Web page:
Depreciatory transactions

Produced by Tolley
Depreciatory transactions

The following Corporation Tax guidance note Produced by Tolley provides comprehensive and up to date tax information covering:

  • Depreciatory transactions
  • Depreciatory transactions within a group
  • Background to the rules
  • When the rules apply
  • Definition of ‘material reduction’
  • Definition of ‘depreciatory transaction’
  • Effect of section 176
  • Depreciatory transactions ― dividend stripping
  • Definitions
  • Effect of section 177

This guidance note explains the ‘depreciatory transactions’ rules. These are anti-avoidance rules applicable to groups of companies where companies are sold out of capital gains groups.

The depreciatory transaction rules may apply where, prior to a sale of a subsidiary on which a loss arises, either:

  1. an asset was transferred at no gain / no loss between group members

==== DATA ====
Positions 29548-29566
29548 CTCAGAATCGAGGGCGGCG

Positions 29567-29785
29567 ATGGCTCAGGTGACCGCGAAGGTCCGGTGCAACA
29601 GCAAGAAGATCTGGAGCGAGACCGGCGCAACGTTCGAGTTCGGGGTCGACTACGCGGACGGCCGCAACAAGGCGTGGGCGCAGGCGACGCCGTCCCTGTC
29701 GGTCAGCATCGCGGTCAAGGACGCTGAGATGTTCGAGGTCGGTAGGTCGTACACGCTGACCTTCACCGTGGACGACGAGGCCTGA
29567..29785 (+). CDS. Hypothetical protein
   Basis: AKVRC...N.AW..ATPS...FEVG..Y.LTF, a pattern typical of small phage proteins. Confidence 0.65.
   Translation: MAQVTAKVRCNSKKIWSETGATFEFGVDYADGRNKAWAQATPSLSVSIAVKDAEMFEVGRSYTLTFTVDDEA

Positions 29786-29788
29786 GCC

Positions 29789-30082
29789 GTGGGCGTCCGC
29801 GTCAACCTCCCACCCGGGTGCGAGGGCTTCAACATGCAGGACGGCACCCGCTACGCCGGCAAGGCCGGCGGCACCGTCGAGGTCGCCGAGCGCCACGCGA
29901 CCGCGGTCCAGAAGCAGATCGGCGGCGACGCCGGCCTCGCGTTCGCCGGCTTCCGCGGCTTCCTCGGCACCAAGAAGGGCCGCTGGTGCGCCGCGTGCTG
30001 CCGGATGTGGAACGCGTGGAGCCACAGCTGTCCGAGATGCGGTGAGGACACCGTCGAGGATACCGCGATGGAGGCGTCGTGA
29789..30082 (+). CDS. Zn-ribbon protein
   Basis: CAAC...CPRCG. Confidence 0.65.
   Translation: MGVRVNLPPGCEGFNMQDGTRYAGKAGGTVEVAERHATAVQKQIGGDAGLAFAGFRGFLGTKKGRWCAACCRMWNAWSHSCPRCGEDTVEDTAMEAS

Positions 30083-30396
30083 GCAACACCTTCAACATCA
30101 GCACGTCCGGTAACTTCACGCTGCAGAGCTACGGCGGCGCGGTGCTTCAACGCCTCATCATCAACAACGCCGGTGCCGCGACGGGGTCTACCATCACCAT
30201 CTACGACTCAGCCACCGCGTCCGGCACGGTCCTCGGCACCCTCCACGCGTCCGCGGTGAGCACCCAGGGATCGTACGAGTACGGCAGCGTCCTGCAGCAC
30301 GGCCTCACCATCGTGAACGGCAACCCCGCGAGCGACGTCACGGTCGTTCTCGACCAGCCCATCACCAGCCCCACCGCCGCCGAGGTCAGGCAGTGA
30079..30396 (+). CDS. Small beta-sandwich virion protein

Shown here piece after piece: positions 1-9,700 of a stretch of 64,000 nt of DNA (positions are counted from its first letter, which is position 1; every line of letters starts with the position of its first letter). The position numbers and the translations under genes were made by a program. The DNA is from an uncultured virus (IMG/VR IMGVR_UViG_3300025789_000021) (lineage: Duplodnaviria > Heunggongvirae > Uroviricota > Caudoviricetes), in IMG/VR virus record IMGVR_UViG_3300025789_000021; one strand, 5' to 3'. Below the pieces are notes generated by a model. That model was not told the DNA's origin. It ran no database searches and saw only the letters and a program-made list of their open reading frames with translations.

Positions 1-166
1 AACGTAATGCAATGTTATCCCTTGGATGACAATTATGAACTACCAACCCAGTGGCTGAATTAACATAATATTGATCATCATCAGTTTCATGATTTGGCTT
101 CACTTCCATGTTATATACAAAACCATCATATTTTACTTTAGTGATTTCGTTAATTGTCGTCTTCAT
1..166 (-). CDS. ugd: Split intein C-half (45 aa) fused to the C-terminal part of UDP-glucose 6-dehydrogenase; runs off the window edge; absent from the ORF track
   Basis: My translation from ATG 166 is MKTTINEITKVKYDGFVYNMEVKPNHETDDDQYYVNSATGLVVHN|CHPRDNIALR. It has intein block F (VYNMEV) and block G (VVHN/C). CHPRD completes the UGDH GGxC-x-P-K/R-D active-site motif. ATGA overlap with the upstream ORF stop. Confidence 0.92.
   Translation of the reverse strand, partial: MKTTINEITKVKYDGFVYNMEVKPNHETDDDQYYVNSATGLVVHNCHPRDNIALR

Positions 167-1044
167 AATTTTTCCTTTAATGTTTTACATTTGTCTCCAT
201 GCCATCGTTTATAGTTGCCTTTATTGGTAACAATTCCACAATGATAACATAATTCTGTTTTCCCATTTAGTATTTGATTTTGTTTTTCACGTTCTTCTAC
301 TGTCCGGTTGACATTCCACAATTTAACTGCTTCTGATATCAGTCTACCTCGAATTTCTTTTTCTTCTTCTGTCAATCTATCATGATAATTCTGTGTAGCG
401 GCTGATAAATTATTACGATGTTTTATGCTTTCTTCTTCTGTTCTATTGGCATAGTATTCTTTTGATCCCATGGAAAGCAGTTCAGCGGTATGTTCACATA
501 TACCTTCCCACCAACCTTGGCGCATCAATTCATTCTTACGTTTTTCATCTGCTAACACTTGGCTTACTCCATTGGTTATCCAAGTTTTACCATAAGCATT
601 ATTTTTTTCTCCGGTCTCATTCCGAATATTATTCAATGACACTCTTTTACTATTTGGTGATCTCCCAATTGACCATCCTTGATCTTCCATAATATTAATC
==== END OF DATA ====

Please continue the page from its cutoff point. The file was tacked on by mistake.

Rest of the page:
2. there has been a dividend ‘strip’

The effect of the rules is to adjust losses on a ‘just and reasonable’ basis. They are considered in further detail below.

Depreciatory transactions within a group

Losses which can be attributable to depreciatory transactions arising on the disposal of a subsidiary are adjusted on a just and reasonable basis. This can include eliminating the loss completely but can never result in the loss becoming a gain.

The rules can only apply where a capital loss arises on the sale of a subsidiary from a capital gains group.

Background to the rules

In the absence of special rules, companies would be able to exploit the no gain / no loss transfer of assets within a group to realise capital losses on sale of subsidiaries.

By way of explanation, this may be illustrated by the following diagram (all transactions take place within a one-year period):

Without the depreciatory transactions provisions, a loss of £10m would a

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